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Re: OT: Politics [Was:Social Contract]

Paul Johnson wrote:
> You directly benefit (even without kids) by being surrounded by (relatively) 
> educated people.  Just like freeways:  While bicycles may be allowed on most 
> of them, odds are bicyclists are paying for miles of urban freeway that is 
> closed to bicycles.  Is it fair that people who get around by bicycle on 
> roads that, in many states they have a constitutional right to ride on, have 
> to pay for freeways that you have to earn the priveledge of a driver's 
> license to use?  Yes, because odds are they indirectly benefit by the freeway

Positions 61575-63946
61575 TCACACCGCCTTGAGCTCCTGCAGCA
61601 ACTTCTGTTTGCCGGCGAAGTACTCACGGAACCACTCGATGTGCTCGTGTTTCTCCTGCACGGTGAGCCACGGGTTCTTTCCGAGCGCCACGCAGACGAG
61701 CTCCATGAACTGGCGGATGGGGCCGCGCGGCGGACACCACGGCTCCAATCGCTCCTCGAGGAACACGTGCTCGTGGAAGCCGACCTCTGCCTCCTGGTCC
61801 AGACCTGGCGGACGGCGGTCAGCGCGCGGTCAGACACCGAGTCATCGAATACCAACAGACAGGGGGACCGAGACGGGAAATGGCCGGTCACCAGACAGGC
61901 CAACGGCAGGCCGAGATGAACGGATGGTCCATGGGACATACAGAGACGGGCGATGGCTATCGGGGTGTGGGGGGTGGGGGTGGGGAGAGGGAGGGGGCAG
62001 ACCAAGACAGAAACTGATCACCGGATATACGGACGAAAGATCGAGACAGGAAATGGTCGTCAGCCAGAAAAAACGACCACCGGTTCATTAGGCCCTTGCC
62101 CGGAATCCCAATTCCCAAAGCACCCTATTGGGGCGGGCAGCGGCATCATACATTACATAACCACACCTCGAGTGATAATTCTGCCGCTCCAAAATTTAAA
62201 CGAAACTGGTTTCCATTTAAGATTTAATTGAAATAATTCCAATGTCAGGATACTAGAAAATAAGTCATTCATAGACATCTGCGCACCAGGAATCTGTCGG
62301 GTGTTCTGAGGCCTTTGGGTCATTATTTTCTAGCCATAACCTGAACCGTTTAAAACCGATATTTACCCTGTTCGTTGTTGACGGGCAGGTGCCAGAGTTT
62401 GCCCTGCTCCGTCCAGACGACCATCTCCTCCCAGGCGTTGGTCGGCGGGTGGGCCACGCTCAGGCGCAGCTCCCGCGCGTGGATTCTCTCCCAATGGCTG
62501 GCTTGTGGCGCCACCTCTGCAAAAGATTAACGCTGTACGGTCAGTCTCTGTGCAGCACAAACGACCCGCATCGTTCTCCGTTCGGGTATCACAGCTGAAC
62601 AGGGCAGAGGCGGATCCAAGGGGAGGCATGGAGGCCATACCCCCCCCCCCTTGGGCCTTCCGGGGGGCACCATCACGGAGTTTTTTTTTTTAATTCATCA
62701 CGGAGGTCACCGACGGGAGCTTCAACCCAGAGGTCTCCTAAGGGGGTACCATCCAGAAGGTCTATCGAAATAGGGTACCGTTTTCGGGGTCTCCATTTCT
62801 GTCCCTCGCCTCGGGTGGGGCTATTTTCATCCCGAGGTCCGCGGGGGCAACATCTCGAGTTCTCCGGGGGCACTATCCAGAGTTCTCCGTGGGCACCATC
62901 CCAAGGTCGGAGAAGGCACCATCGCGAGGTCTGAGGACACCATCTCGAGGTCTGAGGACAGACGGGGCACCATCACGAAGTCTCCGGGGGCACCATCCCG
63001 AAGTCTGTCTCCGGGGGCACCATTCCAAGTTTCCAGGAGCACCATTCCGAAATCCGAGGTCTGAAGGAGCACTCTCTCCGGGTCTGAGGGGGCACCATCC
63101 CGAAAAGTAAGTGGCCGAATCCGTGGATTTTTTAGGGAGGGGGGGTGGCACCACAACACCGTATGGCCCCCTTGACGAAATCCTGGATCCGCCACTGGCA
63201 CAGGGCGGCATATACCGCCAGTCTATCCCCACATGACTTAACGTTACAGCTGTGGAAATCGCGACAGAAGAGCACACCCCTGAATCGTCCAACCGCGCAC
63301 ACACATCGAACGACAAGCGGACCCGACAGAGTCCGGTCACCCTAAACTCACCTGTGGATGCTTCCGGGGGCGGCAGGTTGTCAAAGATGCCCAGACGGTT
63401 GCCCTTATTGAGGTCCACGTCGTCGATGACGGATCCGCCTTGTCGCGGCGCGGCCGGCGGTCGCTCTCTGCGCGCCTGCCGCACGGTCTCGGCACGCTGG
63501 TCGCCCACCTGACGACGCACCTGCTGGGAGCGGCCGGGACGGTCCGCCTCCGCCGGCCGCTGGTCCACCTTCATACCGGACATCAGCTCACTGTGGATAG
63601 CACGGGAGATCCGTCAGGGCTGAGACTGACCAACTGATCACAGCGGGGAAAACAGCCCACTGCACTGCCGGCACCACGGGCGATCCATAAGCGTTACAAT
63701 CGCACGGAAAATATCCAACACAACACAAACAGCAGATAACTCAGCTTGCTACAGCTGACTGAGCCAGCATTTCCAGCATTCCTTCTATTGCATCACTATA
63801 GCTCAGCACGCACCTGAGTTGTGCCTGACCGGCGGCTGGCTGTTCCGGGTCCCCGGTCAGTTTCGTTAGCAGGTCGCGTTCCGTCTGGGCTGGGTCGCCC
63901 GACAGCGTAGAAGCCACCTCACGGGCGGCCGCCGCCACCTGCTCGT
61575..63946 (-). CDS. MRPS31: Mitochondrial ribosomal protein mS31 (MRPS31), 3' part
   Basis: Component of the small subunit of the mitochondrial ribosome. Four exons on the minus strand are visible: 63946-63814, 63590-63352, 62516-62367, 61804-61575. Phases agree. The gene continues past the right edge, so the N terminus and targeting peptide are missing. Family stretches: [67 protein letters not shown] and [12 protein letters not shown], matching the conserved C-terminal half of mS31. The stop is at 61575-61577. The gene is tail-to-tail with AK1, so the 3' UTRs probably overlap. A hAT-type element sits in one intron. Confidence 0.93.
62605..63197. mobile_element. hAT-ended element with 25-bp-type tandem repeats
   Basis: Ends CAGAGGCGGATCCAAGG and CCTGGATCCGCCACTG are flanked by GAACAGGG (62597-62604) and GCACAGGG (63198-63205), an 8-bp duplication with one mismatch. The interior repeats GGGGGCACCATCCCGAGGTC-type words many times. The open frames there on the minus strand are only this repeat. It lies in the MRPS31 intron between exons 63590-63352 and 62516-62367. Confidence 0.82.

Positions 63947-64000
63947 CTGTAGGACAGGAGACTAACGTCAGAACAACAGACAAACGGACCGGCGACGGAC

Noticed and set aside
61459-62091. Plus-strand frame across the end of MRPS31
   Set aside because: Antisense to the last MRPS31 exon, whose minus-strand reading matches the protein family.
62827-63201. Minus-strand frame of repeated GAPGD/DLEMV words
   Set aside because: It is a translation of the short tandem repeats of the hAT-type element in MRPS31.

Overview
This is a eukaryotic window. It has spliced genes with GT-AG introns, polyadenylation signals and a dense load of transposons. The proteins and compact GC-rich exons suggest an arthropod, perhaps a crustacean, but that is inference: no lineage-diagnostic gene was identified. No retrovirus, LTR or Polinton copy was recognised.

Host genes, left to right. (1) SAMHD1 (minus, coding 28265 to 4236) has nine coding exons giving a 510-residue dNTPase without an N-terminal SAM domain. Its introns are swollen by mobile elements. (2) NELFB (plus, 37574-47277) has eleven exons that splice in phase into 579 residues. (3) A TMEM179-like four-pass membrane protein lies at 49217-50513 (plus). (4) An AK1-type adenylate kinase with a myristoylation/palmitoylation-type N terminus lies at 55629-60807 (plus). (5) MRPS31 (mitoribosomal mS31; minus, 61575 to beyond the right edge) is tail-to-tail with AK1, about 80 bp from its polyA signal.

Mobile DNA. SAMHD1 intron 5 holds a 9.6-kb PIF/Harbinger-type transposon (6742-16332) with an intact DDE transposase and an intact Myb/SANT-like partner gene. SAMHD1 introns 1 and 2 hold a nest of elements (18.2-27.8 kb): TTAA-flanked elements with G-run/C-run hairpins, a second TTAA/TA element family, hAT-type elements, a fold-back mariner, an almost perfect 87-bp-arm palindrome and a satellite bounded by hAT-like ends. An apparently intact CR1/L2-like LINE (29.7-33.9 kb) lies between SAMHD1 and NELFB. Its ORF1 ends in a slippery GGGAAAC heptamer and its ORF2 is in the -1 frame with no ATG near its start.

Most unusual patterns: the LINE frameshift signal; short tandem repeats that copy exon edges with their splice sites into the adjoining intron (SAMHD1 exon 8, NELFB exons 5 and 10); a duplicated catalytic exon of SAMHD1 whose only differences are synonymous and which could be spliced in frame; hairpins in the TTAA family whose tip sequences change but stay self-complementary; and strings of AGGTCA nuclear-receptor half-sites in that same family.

> being there by the availability of goods that would otherwise be stuck at the 
> rail depot, seaport, or entirely different city without urban freeways.
I'd like to know how cyclists pay for highways.  IIRC, nearly all
federal highway money comes from gas taxes.  In addition, many states
use tolls to fund road projects (e.g., Florida, Kansas) or insanely high
vehicle registrations (e.g., Georgia).  So, based on your argument, you
think that the government taxes everyone equitably to pay for roads that
are not equally used by everyone.  Actually, if roads are any
indication, then we would be far better off going to something akin to
private education.  That is, pay for what you use.  That is how roads
work now.  (Of course this discounts things like fuel taxes collected
for aviation fuel and fuel for vehicles used for agriculture and offroad).


Roberto C. Sanchez

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